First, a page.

Cuba – Havana

The mere mention of this fabled city conjures up images of romance and faded glory. Havana has beckoned us to visit for as long as we can remember, and we were thrilled when the opportunity finally presented itself. What can we say about this gorgeous city? We love Havana, its wonderful people, crumbling architecture, vintage automobiles, and sultry sunsets. Its easy to see why we now have a love affair with Havana. Come explore for yourself and find out why we can never get rid of the Havana allure.

16 Jun: Got to Cancun airport with no real issues. While attempting to check in at the Mexicana counter, we were directed to first purchase our Cuba tourist cards at the Mexicana ticket counter to our rear (which only had two attendants and was painfully slow). After waiting nearly 30 minutes for a representative, the lady assisting us informed us that the tourist cards had not arrived yet and would be there in about “5 minutes”. There was no way we were about to get back in line just to wait again, so we stalled by asking her if we could purchase travel insurance (which according to some travel forums was now mandatory for all visitors to Cuba). Luckily for us, even though we had bought our air tickets through Cuba Junky, Mexicana was able to cover us for $10 each for the duration of our stay. The tourist cards for Cuba cost another $15 and we were able to use a combination of US dollars and Mexican Pesos. Checking in was easy…the check in counter was fairly relaxed about our weight limit, but we still decided to hand carry some heavy items in our carry ons. The short flight only took an hour and was on time. We arrived to the Havana Jose Marti airport at around 4 pm, and had no problems at all going through immigration/customs. No evidence of insurance was asked for (although we did see other US citizens singled out and forced to buy the 8 CUC a day insurance option), and we cleared the “medical screening” section where all we were asked was if we had any stomach or breathing problems as well as what the last few countries we had visited prior to Cuba were. Our luggage was already off loaded, and we spent the majority of our time at the airport at the two cadecas, looking for our Caribbean Transfers card, which we had requested online prior to arrival. Even though we had not loaded it with funds, we wanted it as an emergency in case our cash ran out. Not impressed with this company at all! No one at the airport had ever heard of them, and we were relieved we had not put funds on the card since we wouldn’t have had a clue how to retrieve the card. The email from the company said our card would be ready for pick up at the cadeca which was not true….glad we had a reserve of cash on hand and we weren’t relying on Caribbean Transfers!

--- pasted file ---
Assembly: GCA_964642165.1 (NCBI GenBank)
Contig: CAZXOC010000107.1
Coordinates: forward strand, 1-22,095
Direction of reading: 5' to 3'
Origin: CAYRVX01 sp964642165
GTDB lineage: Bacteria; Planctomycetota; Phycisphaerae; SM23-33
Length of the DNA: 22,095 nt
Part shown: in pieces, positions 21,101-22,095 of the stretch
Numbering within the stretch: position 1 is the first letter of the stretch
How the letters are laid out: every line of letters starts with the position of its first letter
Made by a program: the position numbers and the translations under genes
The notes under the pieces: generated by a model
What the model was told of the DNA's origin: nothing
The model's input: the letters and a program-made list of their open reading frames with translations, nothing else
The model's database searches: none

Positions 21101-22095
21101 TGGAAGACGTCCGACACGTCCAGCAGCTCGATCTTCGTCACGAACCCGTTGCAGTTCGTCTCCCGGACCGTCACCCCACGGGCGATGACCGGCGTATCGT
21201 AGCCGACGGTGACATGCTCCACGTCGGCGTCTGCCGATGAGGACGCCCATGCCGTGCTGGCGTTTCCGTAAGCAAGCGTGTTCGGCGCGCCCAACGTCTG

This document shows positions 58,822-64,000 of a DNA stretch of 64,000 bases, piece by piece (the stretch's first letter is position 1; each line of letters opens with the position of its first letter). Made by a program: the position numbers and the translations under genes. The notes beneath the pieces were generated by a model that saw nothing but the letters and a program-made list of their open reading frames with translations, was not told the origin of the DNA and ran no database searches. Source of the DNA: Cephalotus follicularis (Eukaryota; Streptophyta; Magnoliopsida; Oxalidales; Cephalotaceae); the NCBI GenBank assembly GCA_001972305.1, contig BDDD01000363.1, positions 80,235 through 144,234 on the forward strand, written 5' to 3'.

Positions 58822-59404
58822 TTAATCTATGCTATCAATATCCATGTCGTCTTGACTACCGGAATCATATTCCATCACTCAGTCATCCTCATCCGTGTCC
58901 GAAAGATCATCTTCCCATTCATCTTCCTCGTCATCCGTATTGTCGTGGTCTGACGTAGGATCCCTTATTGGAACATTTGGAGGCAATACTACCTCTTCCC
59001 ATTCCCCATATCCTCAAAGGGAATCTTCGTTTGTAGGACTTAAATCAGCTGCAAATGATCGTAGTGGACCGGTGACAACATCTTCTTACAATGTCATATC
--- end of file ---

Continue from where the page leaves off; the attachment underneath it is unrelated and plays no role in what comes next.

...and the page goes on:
Getting into old Havana was easy….we caught a taxi for 25 CUCs and had a smooth ride into the city. The driver was unable to make change for 50 CUCs, so we agreed to check in to the hotel and get smaller change to give him. The Hotel Valencia is conveniently located in the old city, and even though we couldn’t find our check in voucher (we had a confirmation number but for some reason the receptionist was insistent on the voucher), we eventually were given the Sueca room, located just above the reception. The hotel is beautiful, with a gorgeous courtyard full of pretty plants, and the rooms tastefully (although simply) decorated. We were instantly invited by our bagboy, Alfredo, to join him and his family at the beach tomorrow, and agreed with no firm arrangements on when and how to link up. After getting settled in the room, we set out to explore the city, wandering first to the Plaza de San Francisco where we saw a cadeca which was closed already (we forgot the time here is an hour ahead of Mexico, so it was already well past the closing time posted of 1630). The Euro to CUC rate was listed as 1.09 and we decided to check the other cadecas and banks to see if any others had a better rate. The Plaza de San Francisco is a cobblestoned area, that used to be the waterfront of the early colonial city. Its main focal point is the white marbled Fuente de los Leones (Fountain of Lions) erected in 1836, designed by Italian sculptor Giuseppe Gaginni. The lonja del comercio (Good’s exchange) building has an interesting façade, and we could see that its dome is topped by a bronze statue of the god Mercury. The most interesting building on this square is the Iglesia y Convento de San Francisco de Asis where we saw a bunch of locals giggling as they posed next to a life sized bronze statue located just outside the main entrance to the church. The figurine is of a tramp known as “El Caballero de Paris”, and the locals pulled at his beard and held his fingers for good luck. Our next stop was at the Plaza Vieja, which is the old commercial square surrounded by calle Mercaderes, San Ignacio, Brasil and Muralla. The entire square has been tastefully restored, and photos depicting the “before and after” images of the various mansions, museums, and restaurants are in front of each building. The square had been used in colonial times for bullfights, executions, and fiestas, but today is a peaceful square dominated by a rather plain marble fountain in the center. We expected to be hassled constantly while walking the streets, but found them to be surprisingly devoid of the notorious jiniteros and jiniteras that we had been forewarned about. Palacio Cueto (also known as Palacio Vienna) is probably the square’s finest building, a daring art nouveau building that dates from 1906. Today it is a crumbling ruin that still retains its former glory, but it appeared to be undergoing renovation as a possible future hotel? It will look fabulous once completed. We spent the rest of the evening wandering the back alleys of Havana, smiling at the curious and friendly locals who greeted us in surprise as they saw us sauntering up and down their neighborhoods. Some sections felt more dodgy than others (especially for Robby with his SLR dangling from his neck) but we kept our wits about us and smartly moved from one section to the other, admiring the gorgeous (and crumbling) architecture of Havana’s back alleyways. The vintage cars on almost every street corner were a delight, and we were shocked to see so many of them in operational existence, not merely showcased as an antique but rather as a functioning mode of transportation. It was very cool. As the sun was setting, we happened upon the massive Capitol and the intricate Grand Theatre, and promised to return here in daylight hours to explore them in full. With no map in hand, Havana’s streets were easy to navigate, and we found ourselves back on the main street of Calle Opisbo where all the action seemed to be happening. Crowded with tourists and locals alike, we enjoyed our evening stroll through the dimly lit streets of Havana and eventually made our way back to the beautifully lit Plaza Vieja. Security guards had blocked off certain sections of old Havana, so we had to dodge and weave our way through the city to make our way back to Hotel Valencia where we called it a night. Overall first impression of Havana is that we are going to love this city!